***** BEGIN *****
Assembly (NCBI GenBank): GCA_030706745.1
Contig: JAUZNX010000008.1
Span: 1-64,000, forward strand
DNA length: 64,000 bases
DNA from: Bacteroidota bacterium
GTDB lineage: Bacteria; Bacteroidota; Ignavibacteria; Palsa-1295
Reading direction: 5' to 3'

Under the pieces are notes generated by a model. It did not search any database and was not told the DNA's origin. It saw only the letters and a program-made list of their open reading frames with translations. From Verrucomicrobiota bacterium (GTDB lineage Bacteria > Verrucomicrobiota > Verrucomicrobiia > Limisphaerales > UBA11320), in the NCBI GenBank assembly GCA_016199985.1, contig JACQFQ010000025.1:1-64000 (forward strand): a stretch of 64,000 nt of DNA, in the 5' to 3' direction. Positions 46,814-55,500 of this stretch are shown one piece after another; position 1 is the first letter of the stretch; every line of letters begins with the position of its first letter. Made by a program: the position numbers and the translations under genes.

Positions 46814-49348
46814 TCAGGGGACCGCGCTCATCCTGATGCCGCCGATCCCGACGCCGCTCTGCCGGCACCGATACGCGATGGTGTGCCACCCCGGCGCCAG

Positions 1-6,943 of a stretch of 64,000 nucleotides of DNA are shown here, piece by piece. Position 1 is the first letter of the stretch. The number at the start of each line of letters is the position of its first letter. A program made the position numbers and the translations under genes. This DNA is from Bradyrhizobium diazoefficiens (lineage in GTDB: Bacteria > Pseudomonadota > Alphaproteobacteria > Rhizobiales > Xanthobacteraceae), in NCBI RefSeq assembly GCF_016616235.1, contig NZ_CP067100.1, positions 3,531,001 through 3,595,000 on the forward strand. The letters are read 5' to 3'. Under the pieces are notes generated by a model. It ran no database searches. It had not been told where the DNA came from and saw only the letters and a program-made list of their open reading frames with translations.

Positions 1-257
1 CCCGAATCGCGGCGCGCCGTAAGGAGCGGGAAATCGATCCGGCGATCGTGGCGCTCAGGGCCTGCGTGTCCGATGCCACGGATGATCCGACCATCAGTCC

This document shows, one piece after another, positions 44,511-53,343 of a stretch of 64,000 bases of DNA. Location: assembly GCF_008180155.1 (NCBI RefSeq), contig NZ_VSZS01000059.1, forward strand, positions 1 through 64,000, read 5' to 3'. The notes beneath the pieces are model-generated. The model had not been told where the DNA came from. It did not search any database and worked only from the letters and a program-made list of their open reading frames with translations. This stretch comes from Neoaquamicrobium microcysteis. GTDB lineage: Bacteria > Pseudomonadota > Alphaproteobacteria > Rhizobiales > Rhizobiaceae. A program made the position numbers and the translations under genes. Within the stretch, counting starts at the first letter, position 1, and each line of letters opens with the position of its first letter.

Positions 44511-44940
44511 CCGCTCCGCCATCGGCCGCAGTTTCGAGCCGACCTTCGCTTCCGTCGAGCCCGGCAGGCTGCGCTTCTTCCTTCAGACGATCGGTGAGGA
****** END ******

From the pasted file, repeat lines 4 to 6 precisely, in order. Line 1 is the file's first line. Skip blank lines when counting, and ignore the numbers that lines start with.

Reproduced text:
DNA length: 64,000 bases
DNA from: Bacteroidota bacterium
GTDB lineage: Bacteria; Bacteroidota; Ignavibacteria; Palsa-1295